I have to admit I couldn’t resist also trying The Last Word with a very good Brand X dry gin and Maraska Maraschino, which is nearly as tasty as Luxardo but a lot cheaper. It has a slightly simpler appeal and it’s mouth feel is a bit less rich, but it’s quite good. That less uptown version of The Last Word was milder, a bit more muted. Very decent but not quite the ultimate version of the drink. Then again, I would never expect to have the last word on The Last Word.

 

  

Drink of the Week: The Rusty Nail

the Rusty Nail.Now that we’re finally just starting to settle down just a bit here at Drink of the Week Plaza, I thought it best to dip my big toe back into the waters of a weekly blog with a drink that is about as simple and easy to make as anything worthy of calling a cocktail.

Now, if you’re looking for an Oscar tie-in, there really isn’t one, except that the characters in “American Hustle” would undoubtedly be familiar with today’s drink, which wasn’t invented in the 1970s but pretty much embodies the spirit of a time when booze was pretty much strictly a means to a sweet end. It’s also not a horrible way to wrap up the trilogy of Scotch-based cocktails we’ve been working on for these last couple posts.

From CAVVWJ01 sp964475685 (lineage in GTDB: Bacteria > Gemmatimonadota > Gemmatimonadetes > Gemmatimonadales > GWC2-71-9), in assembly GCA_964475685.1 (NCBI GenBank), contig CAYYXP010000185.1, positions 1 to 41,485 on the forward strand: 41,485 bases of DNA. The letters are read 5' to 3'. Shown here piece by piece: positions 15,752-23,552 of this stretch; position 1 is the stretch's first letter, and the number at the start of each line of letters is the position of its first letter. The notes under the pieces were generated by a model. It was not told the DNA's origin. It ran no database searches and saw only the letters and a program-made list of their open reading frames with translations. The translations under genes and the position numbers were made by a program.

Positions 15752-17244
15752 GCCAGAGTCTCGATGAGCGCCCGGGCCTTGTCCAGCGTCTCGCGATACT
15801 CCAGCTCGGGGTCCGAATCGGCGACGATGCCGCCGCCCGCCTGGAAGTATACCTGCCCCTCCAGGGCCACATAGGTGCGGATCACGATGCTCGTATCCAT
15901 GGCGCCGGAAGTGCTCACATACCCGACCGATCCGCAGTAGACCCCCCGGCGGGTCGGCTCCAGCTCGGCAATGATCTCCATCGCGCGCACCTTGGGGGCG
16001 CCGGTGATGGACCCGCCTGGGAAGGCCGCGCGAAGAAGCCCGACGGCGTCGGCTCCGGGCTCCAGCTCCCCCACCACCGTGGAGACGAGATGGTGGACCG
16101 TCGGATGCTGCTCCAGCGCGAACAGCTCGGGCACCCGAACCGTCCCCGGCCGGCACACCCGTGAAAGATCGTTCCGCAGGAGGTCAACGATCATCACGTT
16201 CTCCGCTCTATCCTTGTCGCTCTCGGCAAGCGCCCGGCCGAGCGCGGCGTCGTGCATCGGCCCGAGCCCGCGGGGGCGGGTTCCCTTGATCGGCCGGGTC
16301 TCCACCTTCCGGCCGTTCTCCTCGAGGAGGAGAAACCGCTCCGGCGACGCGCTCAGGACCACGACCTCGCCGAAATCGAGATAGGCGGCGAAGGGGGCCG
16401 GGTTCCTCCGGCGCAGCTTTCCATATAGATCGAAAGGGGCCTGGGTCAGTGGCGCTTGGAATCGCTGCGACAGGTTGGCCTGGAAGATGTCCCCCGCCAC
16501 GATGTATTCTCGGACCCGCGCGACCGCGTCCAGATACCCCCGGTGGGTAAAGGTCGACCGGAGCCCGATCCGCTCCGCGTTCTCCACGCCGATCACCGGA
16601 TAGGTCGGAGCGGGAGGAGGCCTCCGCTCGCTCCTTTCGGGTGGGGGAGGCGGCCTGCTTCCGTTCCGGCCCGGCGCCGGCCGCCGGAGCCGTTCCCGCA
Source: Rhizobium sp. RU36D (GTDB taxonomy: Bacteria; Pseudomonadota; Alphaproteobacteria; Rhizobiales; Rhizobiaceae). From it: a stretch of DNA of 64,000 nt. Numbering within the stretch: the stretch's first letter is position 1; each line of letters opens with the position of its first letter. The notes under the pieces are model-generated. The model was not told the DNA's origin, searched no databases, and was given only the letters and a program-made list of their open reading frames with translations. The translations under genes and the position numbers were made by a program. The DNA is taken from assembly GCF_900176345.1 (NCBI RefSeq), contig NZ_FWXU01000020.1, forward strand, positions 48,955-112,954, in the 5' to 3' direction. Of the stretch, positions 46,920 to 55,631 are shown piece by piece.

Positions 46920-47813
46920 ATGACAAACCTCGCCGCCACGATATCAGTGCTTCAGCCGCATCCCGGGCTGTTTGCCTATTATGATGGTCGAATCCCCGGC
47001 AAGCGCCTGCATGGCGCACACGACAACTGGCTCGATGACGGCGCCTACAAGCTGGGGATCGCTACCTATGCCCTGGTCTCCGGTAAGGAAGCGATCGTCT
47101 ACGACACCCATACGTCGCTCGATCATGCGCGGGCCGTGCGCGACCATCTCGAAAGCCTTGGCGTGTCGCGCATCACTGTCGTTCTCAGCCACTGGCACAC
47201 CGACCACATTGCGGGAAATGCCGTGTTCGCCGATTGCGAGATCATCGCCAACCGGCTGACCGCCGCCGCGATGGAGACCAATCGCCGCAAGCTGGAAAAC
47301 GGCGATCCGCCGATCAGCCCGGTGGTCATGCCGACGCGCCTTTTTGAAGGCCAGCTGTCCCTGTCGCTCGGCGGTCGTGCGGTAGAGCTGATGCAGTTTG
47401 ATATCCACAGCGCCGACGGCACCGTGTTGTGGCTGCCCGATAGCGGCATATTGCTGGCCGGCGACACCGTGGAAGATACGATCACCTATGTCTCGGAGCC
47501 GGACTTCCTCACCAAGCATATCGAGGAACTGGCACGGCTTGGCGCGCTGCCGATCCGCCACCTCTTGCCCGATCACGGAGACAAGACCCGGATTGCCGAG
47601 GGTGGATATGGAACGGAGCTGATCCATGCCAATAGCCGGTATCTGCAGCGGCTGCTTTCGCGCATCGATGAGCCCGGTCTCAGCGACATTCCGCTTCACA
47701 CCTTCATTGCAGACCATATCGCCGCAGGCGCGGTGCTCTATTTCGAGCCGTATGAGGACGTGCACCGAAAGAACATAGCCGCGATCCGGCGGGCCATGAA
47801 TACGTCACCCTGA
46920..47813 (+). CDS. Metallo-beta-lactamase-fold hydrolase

Today, I present you a drink that’s absolutely guaranteed to be more pleasurable than a bout of tetanus.

The Rusty Nail

2 1/2 ounces Scotch whiskey
1/2 ounce Drambuie
1 lemon twist (optional but desirable garnish)

Get a rocks glass and fill it with ice. Add  Drambuie — a reasonably tasty and unreasonably expensive Scotch-based liqueur — and then add some Scotch. Maybe throw on a lemon twist. Toast whomever the hell you please because this drink is perfect for people too busy to toast.

*****

In terms of ingredients and how to mix them, there are three big questions with the Rusty Nail. One is the brand of Scotch. David Wondrich tells us, not surprisingly, blended Scotches like your dad and grandpa drank are best for a Rusty Nail.  We’re talking Johnny Walker, Cutty Sark, Dewar’s and the like. I actually tried a very good single malt and my mouth instantly knew that something was amiss. Too much smoke, too much fire.